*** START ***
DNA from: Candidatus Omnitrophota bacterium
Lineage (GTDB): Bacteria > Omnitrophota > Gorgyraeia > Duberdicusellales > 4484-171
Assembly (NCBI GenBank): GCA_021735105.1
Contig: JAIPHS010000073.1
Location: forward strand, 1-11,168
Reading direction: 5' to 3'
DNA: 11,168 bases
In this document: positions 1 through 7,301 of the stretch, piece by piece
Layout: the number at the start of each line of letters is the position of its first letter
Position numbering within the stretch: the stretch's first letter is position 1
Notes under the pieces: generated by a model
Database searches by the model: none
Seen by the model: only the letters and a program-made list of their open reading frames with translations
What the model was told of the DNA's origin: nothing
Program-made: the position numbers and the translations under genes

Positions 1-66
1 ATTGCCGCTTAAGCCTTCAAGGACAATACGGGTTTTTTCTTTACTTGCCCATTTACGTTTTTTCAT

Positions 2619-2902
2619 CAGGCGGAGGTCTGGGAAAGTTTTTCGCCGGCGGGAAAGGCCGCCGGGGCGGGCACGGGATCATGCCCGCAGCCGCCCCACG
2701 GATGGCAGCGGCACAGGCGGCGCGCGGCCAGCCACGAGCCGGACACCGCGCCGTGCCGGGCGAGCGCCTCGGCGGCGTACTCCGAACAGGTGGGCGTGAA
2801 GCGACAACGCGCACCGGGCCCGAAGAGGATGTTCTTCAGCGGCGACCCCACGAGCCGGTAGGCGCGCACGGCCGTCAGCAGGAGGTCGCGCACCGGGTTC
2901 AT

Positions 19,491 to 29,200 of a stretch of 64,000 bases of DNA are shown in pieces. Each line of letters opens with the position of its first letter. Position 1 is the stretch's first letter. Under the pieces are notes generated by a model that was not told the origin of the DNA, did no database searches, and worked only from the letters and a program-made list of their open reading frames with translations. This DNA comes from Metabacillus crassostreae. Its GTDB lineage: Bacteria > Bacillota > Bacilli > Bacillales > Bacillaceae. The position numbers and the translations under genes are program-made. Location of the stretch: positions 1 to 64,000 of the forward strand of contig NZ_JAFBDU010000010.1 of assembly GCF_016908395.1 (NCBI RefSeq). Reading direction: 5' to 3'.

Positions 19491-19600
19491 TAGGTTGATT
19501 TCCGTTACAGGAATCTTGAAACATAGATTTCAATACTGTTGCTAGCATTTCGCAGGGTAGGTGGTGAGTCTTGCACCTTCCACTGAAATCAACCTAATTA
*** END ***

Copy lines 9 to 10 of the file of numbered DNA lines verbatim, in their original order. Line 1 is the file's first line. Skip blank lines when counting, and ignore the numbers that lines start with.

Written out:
Layout: the number at the start of each line of letters is the position of its first letter
Position numbering within the stretch: the stretch's first letter is position 1